2 min read
Mediation: 3 Different Types

Family Mediation can be broken down into three core types - Child, Property and Finance, and All Issues.  Below isa summary of what is covered in each of these types of mediation. 

However, before reading on, please remember that we understand that every relationship is different, and that there is a no 'one-size-fits-all' approach.  Because of this huge variability there may, for example, be times when asset issues are discussed within a child case, or vice versa.  All mediation sessions are built around the attendees' issues, with the mediator there to support the process and to help remove any conflict from the decision making process. 

Child Only Mediation

One of the biggest issues for many couples separating is agreeing how to look after children.  There are many possible solutions to this question, from co-parenting to sole custody.  Child Only mediation aims to ensure that the child has the structure and security they need to thrive.  

In all child-focused cases, safeguarding the child is a priority for the mediator, ensuring that parents put the child's views at the forefront of decision making. 

In some situations Child Inclusive Mediation, in which the child attends the mediation session too, may be a valuable approach.

Property and Finance Mediation

During the lifetime of a relationship couples can amass a range of assets, such as a family home, a business, pensions, savings, and investments.  When you decide to split up, agreeing how to divide these can be both a daunting and a confrontational process. 

Mediation focusing on these elements of a partnership will require both parties to complete a set of documents that will enable them to value their assets and liabilities. 

Due to the complexity of this type of mediation, it often results in the need for more than one mediation session. 

All Issues Mediation

As the title suggests, AIM cases cover children, property and finance mediation.  Due to the complexity and interdependence between money issues and how a child is to be brought up, it often means that mediation has to cover the full range of issues. 

Following mediation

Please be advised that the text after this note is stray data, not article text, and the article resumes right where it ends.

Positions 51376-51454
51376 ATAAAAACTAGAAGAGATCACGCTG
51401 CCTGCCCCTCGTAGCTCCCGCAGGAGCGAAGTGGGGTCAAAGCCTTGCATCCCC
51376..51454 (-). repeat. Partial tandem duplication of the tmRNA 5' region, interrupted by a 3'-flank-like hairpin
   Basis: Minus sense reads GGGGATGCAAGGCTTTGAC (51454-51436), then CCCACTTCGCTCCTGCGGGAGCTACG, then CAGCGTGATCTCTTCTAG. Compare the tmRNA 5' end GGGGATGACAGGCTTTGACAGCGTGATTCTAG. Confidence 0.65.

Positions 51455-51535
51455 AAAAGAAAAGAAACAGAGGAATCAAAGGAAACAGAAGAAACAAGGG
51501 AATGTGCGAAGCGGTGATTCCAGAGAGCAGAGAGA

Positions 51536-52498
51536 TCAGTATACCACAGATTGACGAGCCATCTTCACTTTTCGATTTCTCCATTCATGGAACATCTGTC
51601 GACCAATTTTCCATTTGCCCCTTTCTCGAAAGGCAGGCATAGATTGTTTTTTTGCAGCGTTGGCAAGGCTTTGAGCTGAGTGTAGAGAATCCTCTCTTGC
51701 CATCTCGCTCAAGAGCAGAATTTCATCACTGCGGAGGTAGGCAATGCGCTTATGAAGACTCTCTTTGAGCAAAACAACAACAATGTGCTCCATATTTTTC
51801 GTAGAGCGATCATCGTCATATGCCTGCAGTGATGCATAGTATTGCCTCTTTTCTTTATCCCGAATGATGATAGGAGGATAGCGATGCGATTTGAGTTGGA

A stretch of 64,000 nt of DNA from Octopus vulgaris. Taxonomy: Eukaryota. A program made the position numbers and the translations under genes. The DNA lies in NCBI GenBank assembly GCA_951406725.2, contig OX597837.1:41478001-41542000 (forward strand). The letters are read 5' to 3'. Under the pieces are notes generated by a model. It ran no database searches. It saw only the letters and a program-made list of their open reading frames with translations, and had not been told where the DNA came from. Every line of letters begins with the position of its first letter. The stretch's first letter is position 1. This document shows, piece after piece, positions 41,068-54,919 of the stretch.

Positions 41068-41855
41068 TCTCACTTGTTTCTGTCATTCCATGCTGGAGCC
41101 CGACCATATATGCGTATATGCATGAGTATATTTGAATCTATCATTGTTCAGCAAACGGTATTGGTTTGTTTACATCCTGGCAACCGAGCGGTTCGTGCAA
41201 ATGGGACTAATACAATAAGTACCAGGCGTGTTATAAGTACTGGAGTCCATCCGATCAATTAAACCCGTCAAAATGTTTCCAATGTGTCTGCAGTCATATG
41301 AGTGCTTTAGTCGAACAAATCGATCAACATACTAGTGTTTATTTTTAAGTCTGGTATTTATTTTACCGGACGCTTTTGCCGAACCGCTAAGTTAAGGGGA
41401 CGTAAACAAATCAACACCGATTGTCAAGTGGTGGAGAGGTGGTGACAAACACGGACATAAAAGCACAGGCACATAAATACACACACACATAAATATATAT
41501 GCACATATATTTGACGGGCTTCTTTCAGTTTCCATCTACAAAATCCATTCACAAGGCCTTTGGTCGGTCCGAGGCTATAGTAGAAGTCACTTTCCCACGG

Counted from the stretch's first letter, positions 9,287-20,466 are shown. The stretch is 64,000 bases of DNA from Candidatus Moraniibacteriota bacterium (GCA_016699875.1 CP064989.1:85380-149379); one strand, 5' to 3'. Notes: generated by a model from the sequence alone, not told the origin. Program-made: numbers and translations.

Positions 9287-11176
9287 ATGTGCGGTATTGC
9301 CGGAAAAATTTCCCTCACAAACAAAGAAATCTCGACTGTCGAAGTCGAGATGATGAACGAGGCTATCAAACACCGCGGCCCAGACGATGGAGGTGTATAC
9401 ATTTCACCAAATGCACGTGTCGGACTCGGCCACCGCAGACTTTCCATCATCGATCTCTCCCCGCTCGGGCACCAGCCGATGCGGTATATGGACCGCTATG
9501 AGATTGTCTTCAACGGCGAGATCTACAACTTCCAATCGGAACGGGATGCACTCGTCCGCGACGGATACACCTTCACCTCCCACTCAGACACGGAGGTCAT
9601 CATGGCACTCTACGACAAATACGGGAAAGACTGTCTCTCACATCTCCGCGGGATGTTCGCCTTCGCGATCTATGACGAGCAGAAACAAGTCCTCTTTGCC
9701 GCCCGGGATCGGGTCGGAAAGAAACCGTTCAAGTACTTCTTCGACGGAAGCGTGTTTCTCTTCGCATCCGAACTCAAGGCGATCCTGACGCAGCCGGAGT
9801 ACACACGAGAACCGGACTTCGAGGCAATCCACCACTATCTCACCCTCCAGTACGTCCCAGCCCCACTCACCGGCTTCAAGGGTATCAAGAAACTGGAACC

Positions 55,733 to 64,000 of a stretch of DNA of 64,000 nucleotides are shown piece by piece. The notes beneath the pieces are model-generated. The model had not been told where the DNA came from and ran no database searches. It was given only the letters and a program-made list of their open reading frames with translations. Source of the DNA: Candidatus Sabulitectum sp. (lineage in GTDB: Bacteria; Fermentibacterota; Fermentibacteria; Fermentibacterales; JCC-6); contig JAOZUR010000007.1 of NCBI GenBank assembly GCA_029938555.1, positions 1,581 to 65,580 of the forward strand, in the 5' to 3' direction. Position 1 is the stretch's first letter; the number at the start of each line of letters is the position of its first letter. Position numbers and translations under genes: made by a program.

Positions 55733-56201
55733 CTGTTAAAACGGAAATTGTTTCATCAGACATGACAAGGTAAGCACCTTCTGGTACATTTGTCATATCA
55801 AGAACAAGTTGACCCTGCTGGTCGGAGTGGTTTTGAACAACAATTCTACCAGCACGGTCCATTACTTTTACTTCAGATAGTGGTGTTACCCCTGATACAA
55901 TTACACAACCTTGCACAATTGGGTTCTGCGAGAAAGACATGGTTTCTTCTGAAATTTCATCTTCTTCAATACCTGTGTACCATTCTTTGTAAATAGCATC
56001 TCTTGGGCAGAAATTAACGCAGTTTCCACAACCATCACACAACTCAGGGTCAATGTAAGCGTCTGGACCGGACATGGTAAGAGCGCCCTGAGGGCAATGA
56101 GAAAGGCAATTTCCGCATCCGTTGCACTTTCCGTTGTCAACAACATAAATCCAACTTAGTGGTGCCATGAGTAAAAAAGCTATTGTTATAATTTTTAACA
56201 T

While sometimes one mediation session is sufficient for an agreement to be reached, it is also common for cases to be addressed over two or more sessions.  In most cases your mediator will give you a guide as to how many sessions your situation is likely to require.  If more than one session if required, your mediator will issue a set of notes to both parties after each session, summarising what was discussed and what will happen next. 

At the end of the mediation process it will be clear whether an agreement has been reached or not.  If it has, your mediator will issue you with a concluding document summarising the agreements.  This document can take a range of forms, and your mediator will explain these to you during the process.

The decisions you reach are not legally binding on their own.  But you can ask a court to make what you’ve decided into a legally binding consent order.  Your mediator can explain what this is and how you can get a consent order.

What happens if no agreement is reached?

If the mediation process does not achieve the outcome you had hoped for, then your mediator will issue a set of notes following the final sessions.  On closing the file, the Trust will issue (on your request) the relevant court papers to enable the case to be taken to court. 

Following the mediation process

If your situation changes over time and the arrangements you made previously are not working, you can go back to your mediator to change the original agreement.

If you’ve made an agreement legally binding and one party doesn’t follow it, you should consider whether that can be sorted out with the help of a mediator.  If not, it can be enforced through the court.

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